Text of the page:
“..the fact that I got left, I suppose, is my main issue, I mean I was put in that room at six o’clock in the morning and I did not see anyone until I rang a bell at two o’clock in the afternoon because I had a throbbing headache from not eating, all day… It would have been nice to like – I don’t know, my experience in the private system was every hour or so they used to come in and say ‘how you going? You all right?’ You know, such and such will let you know and ‘it’s another few hours until you’ll be seen’ but there, they just left me and I never saw anybody until I rang this bell” (SC)
“probably a little bit less confident because I am going in to have surgery again soon for a totally unrelated issue to this in July and I am a bit concerned because that’s through the public system again. I am a bit concerned whether – because this is a bit more major - whether I’m going to be treated like I was then and just left in a room to fend for myself or whether this is going to occur again so, yeah, it has got me a bit wary” (SC).
I’d be better prepared and I’d make sure I’d got heaps of books for the kids and I’d just prepare them for the fact that they may be waiting for hours and hours” (JI).
On reflection of his daughter’s experience, JI identified the fault of the hospital, suggesting that the hospital practices could be improved: “I just think it could have been done more efficiently.” He favourably contrasted his daughter’s ‘waiting in’ private hospital experience to that in the public system, observing that it was, ‘streamlined,’ ‘efficient,’ and the nurses, ‘come out and tell you how it was going. It was a much more pleasant experience’ (JI).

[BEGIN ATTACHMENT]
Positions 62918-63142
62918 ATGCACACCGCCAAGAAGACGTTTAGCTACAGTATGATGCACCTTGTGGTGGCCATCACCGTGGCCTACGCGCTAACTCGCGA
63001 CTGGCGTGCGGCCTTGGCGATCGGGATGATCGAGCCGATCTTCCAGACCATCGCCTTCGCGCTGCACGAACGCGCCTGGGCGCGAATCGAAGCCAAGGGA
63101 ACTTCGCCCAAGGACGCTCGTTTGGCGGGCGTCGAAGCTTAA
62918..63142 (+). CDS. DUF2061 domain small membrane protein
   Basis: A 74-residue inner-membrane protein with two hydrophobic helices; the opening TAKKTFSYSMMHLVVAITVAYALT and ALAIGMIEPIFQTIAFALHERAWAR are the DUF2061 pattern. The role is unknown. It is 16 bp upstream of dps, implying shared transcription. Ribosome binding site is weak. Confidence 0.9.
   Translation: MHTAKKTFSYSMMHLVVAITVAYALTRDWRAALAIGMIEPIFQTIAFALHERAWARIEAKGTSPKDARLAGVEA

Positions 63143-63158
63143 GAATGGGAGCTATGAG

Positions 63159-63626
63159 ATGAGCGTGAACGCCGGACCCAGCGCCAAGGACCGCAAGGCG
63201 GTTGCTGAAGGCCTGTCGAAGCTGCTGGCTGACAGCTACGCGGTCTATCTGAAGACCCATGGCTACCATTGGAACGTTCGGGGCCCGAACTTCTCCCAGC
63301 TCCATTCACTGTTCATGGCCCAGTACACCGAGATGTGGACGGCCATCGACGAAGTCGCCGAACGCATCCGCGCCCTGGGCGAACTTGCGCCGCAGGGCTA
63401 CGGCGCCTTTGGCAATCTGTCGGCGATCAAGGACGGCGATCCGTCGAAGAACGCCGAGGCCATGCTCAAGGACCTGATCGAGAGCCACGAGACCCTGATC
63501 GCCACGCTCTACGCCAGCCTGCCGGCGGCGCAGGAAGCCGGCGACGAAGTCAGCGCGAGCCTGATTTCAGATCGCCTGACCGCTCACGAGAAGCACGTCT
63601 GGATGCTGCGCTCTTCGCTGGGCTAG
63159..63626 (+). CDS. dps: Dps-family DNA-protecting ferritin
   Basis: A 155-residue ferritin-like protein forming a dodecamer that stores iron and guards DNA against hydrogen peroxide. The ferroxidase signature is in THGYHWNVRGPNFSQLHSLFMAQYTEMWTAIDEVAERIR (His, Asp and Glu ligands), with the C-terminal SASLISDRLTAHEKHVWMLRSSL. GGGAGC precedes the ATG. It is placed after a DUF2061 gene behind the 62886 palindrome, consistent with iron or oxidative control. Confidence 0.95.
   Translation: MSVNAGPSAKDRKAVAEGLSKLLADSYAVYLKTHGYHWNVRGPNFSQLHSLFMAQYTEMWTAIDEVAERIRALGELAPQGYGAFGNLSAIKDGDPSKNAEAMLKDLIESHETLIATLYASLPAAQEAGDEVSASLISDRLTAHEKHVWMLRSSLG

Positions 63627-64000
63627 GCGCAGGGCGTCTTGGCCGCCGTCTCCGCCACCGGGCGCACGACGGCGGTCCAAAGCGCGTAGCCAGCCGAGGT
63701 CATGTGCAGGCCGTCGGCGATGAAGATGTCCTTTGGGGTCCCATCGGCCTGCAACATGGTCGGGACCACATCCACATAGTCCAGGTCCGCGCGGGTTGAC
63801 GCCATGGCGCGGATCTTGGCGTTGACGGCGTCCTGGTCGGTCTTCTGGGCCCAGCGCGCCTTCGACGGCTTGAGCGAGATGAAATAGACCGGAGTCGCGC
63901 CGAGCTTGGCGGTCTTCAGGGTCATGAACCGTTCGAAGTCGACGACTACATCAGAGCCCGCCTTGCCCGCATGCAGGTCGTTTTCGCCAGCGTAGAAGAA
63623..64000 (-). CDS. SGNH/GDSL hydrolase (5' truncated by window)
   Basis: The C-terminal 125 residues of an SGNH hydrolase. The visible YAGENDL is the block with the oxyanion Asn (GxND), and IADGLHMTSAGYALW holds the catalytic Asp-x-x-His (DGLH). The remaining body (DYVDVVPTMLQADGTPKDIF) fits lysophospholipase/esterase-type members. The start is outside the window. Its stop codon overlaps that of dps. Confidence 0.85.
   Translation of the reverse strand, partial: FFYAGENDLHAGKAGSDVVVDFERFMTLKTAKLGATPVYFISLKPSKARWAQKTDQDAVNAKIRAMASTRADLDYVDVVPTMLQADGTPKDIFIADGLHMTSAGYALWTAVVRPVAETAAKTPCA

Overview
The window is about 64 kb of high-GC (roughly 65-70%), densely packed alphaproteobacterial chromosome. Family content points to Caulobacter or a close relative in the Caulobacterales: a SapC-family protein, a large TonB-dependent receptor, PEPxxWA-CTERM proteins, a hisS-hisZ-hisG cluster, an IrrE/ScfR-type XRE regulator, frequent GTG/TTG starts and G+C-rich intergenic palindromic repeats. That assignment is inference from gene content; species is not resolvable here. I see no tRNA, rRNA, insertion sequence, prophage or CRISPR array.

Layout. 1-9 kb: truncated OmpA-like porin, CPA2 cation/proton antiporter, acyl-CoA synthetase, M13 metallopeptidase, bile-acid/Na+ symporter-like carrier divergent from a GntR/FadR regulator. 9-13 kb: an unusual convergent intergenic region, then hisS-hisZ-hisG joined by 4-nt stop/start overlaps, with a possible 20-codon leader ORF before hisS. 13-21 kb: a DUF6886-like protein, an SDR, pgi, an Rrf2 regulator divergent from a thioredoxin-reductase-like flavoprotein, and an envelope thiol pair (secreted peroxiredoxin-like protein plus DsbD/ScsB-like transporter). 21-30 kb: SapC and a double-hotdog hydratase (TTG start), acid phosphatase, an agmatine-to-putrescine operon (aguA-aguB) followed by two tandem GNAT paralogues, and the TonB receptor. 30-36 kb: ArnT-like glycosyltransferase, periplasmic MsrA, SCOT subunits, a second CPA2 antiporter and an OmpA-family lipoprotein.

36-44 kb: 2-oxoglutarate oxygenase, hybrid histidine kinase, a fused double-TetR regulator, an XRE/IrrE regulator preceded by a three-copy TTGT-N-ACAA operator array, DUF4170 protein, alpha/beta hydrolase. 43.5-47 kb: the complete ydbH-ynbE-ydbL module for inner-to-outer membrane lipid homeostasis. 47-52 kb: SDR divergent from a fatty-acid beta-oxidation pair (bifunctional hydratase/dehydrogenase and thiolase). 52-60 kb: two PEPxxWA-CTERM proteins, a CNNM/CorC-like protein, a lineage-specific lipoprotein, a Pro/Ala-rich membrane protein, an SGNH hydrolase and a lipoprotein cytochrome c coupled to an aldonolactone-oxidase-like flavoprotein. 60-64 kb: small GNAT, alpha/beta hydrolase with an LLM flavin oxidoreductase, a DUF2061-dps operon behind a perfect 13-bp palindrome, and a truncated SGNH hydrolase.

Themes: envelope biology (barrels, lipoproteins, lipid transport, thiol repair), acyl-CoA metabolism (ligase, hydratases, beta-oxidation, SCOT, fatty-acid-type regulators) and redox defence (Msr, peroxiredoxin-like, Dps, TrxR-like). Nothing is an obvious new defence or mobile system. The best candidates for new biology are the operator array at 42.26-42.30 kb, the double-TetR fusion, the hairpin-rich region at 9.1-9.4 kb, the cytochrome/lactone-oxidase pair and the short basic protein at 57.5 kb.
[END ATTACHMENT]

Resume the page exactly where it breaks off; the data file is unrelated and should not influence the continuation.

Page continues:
“If you’re a patient in hospital and you need to see a nurse you don’t want to be waiting or you don’t think you want to be waiting. The nurses in the private sector are probably looking after less people than the nurses in the public….Probably not any better than the nurse in the public sector could but certainly quicker because they haven’t got as much to do I don’t think. If you ring your bell for a nurse to come if you can’t get out of bed and it takes half an hour you’re worrying about it. If the nurse can come within five minutes it’s less stressful” (GW).
“I don’t think the quality of an operation would make a difference at all, I think it just may be longer queues in the public sector. Maybe also people like to feel, you know, as a private patient I guess maybe you’re made to feel more special; I don’t know and I haven’t been in the private care so I couldn’t really say” (MT).
“Health care wise I don’t think so. I think you get better service. You get through straightaway sort of thing, you know? I mean private health cover is useful when you want elective operations or surgeries. I think the service is better but the health care, health care wise, not necessarily so” (LK).